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Typical Pitfalls in Fully Maturing a Disruptive Offering

(This post originally appeard on LinkedIn here)



Last week we described the maturation process a Disruptive Offering must go through to achieve market leadership. In this post I look at typical problems we came across over the last 35 years in doing it ourselves and coaching customers.


Pitfall #1: Getting stuck in a niche market

Here the Disruptor wins first customers for their Minimum Viable Product (MVP), but then gets dragged into customer-specific feature developments. This can happen when the Disruptor is in desperate need for cash and therefore develops whatever the customer is asking for, or when they lose the requirements of the target market out of sight. The result is an Offering that is a fit for a very small segment of the Total Addressable Market (TAM), in its extreme form for just one customer, preventing the Disruptor from scaling.


To avoid this a Disruptor must frequently reassess its TAM definition and segmentation and analyze customer requirements for their general TAM relevance.


Pitfall #2: Getting stuck in a sales channel

For reaching Go-to-Market Fit (GMF) the Disruptor must develop effective and efficient sales channels to address the TAM. When entering the market the Disruptor usually focuses on one sales channel, e.g. direct sales, resellers, web. If the Disruptor misses to add additional sales channels they will miss out on customers the original sales channel doesn’t effectively reach. A good example is an API-based Offering sold over the web to developers successfully but missing out on buyers with less technical capabilities.


To avoid this a Disruptor must reassess the sales channel definition as part of the annual planning processes and implement new sales channels to reach additional market segments.


Pitfall #3: Not resolving channel conflicts

Diversifying sales channels to address additional TAM segments sooner or later results in channel conflicts. To manage these a Disruptor must have a clear preference, e.g., partner-first, and an incentive system encouraging the intended collaborative behavior. Leaving the root cause of channel conflicts in place will inevitably lead to suboptimal TAM coverage and thus reduced market share.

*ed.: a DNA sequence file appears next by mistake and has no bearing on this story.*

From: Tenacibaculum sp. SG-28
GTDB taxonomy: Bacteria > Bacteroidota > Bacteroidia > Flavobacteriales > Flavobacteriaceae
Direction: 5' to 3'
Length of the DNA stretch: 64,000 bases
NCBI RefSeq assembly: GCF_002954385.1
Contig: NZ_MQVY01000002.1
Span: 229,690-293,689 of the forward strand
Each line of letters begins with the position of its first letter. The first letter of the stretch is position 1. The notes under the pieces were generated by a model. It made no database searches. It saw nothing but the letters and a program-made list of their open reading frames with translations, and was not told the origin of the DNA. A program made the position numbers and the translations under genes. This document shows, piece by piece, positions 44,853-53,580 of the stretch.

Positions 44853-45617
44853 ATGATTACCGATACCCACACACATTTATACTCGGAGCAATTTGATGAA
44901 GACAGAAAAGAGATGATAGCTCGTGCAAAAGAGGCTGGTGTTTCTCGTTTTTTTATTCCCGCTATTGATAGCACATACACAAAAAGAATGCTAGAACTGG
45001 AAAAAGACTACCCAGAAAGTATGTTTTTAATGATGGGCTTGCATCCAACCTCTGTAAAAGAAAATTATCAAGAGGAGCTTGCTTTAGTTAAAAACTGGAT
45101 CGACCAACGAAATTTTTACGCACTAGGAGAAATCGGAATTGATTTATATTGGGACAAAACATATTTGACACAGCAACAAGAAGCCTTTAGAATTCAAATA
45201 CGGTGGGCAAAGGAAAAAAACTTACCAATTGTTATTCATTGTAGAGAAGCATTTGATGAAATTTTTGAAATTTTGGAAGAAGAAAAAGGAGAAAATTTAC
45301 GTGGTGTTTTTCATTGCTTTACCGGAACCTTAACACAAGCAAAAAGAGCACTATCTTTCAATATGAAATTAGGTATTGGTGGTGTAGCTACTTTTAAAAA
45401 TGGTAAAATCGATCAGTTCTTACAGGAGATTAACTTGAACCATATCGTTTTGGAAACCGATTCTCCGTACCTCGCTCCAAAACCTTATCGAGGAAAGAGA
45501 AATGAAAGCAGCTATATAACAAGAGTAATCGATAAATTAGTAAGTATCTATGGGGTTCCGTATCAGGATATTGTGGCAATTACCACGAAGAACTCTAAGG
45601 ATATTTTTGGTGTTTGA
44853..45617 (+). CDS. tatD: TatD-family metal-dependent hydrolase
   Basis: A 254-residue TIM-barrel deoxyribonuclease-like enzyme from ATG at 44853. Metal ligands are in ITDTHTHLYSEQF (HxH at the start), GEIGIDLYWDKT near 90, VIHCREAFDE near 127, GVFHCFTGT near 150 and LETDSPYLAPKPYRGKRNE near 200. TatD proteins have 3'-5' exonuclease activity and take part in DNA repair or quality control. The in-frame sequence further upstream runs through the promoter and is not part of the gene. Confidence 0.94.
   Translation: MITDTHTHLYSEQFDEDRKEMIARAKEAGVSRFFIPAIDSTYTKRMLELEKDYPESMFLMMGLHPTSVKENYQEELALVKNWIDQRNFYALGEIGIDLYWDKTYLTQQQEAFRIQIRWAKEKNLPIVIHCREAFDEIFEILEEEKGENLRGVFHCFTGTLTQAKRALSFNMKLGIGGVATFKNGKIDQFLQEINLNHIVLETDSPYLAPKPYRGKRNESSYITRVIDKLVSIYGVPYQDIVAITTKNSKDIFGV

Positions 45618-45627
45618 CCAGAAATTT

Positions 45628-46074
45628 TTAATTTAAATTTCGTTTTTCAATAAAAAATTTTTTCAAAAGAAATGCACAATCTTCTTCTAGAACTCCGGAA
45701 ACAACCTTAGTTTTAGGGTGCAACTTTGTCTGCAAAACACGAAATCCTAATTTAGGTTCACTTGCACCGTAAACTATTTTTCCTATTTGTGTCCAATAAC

To avoid this the Disruptor needs an engagement model clearly defining roles and responsibilities across direct sales, partner sales, and partners, together with an incentive system encouraging collaboration across all channels.


Pitfall #4: Letting Marketing build Solution Packages

A Maturity Level 4 Solution Package must lower market entry barriers for Mainstream customers and achieve economies of scale for customers rolling out the Offering across their entire organization. Solution Packages must be built for customer value and not for short-term vendor margin maximization. Not passing on economies of scale to customers will reduce the reach of Solution Packages and thus damage market share.


To avoid this Solution Packages must be owned by the Portfolio Manager in charge of the TAM segment the Solution Package is built for, and supported by Technology, Partner, and Delivery Management.


Pitfall #5: Entering a Strategic Alliance with a vendor mindset

Strategic Alliances by their very nature are symbiotic relationships aiming to promote both parties’ core business. The Disruptor therefore must embrace their role as an equal partner, not a vendor. Behaving as a vendor will allow the other party to change the scope over time, prevent direct and honest feedback to the partner, and as a result fail the basic concept of a Strategic Alliance.


To avoid this Strategic Alliances must be sponsored and monitored by the Disruptor’s C-Level, and Program Management must be empowered to veto scope creep shifting power to the alliance partner.

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